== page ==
If it allows them to select it can only allow them to choose from a list. It has to be able to connect to something outside. And I don't think the other party would listen on all ports.

        Or maybe not. I never tried to use it. I know though a coleague here did and was soon blocked by our firewall.

        Jenda
        Always code as if the guy who ends up maintaining your code will be a violent psychopath who knows where you live.
           -- Rick Osborne

        Edit by castaway: Closed small tag in signature

Re: Tracking Kazaa?
by Popcorn Dave (Abbot) on May 20, 2003 at 21:03 UTC
    I think your problem may be that you're going to need the name that those drives are shared as. Trying it on my local machine, I did get it to work by changing c$ to c:

    Hope that helps!

    There is no emoticon for what I'm feeling now.

Re: Tracking Kazaa?
by talexb (Canon) on May 20, 2003 at 20:51 UTC
    • What do you expect this code to do? or,
    • What is your definition of 'works'? or,
    • How do you know that it is failing?
    --t. alex
    Life is short: get busy!
Re: Tracking Kazaa?
by ergowolf (Monk) on May 20, 2003 at 21:02 UTC
    ANonymous:
    "If you are running this on a Win32 system, then you might try doubling the forward slashes. if (-e "////$_//c$//Program Files//KaZaA Lite//kazaa.exe") { I had a similar problem with this. Cheers"

    "//$_/c$/Program Files/KaZaA Lite/kazaa.exe"

    you probably need to escape the second $ as it's being interpreted as the variable $/."

    Thanks for the suggestion. It didn't seem to have an impact.

    talexb:
    "What do you expect this code to do? or, What is your definition of 'works'? or, How do you know that it is failing?"

    The script shows every machine as not having Kazaa installed and I know several do. I want the program to accurately show who has kazaa installed.

    Michelle:
    "By the way, you should probably use something like File::Find to traverse the entire directory tree of each machine's hard disk(s). As with almost every other program, the user can decide where to install Kazaa, so you shouldn't look only in the default location. ;)"

    My users aren't very smart. I think just looking at default locations will catch most of what i am looking for.
      > Michelle:
      > ...
      > My users aren't very smart.

      Never understimate the smartness (or lack of) of your users. ;-)

      By the way, I'm Michele with a single 'l', which is a male name in Italian.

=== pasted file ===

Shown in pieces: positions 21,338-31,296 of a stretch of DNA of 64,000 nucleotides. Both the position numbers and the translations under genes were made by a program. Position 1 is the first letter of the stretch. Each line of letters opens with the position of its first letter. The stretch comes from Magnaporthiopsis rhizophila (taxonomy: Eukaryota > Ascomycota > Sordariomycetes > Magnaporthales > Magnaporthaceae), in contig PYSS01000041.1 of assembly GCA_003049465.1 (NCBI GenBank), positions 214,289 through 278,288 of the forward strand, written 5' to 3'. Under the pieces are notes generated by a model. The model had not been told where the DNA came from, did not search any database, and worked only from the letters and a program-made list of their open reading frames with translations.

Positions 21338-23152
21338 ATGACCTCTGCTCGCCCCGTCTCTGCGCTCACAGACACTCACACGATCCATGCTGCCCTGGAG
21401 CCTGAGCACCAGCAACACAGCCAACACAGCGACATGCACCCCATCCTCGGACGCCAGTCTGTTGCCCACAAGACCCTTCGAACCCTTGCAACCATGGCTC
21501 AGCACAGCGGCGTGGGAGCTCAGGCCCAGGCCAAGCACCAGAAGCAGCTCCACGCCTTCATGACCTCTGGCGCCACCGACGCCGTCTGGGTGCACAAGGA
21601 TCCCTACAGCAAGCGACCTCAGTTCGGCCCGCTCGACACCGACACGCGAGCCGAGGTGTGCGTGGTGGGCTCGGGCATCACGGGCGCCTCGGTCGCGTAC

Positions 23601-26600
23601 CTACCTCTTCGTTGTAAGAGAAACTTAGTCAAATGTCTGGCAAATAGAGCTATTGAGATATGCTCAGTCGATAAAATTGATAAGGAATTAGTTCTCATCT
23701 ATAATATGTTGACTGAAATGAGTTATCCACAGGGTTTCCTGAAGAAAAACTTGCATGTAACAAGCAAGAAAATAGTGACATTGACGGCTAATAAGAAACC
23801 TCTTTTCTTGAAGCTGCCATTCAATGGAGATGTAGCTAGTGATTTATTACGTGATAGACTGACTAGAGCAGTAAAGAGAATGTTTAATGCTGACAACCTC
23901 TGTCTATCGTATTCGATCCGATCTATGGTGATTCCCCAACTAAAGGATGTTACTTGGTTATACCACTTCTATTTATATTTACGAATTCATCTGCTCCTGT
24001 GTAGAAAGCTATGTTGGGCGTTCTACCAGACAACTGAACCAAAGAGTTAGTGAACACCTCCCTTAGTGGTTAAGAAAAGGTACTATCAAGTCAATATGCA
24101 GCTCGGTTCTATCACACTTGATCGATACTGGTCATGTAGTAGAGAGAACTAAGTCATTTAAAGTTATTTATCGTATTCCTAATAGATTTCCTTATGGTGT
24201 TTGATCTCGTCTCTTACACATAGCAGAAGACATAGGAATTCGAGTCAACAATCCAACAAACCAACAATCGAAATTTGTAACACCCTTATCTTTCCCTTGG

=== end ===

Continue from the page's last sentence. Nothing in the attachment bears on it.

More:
Talk to you soon, Michele.
Re: Tracking Kazaa?
by Cody Pendant (Prior) on May 20, 2003 at 21:39 UTC
    Like other monks, I think the methodology is kind of flawed here -- couldn't you track Kazaa by, uh, huge downloads?
    --
    “Every bit of code is either naturally related to the problem at hand, or else it's an accidental side effect of the fact that you happened to solve the problem using a digital computer.”
    M-J D
Re: Tracking Kazaa?
by davis (Vicar) on May 21, 2003 at 11:23 UTC
Re: Tracking Kazaa?
by theorbtwo (Prior) on May 20, 2003 at 21:58 UTC

    Irregardless of this working or not working, consider carefuly the security (or lack of same) implications of sharing the root of the c: drive, even as a "hidden" share. Constantly, we hear about viruses scanning for shares named c$, and attempting to infect those computers.

    Instead of searching for Program Files/Kazaa on them, search for machines that have a //$_/c$/ share, and close them.


    Warning: Unless otherwise stated, code is untested. Do not use without understanding. Code is posted in the hopes it is useful, but without warranty. All copyrights are relinquished into the public domain unless otherwise stated. I am not an angel. I am capable of error, and err on a fairly regular basis. If I made a mistake, please let me know (such as by replying to this node).

      C$ is an administrative share, meaning that anyone with administrative privileges on the box can browse the hard drive(s). Those shares are useful; I use the administrative shares all the time, but none of my users can access them. Of course, if you've got a virus running with superuser privileges you're in trouble anyway.

      LAI

      __END__
Re: Tracking Kazaa?
by Anonymous Monk on May 20, 2003 at 20:49 UTC
    If you are running this on a Win32 system, then you might try doubling the forward slashes. if (-e "////$_//c$//Program Files//KaZaA Lite//kazaa.exe") { I had a similar problem with this. Cheers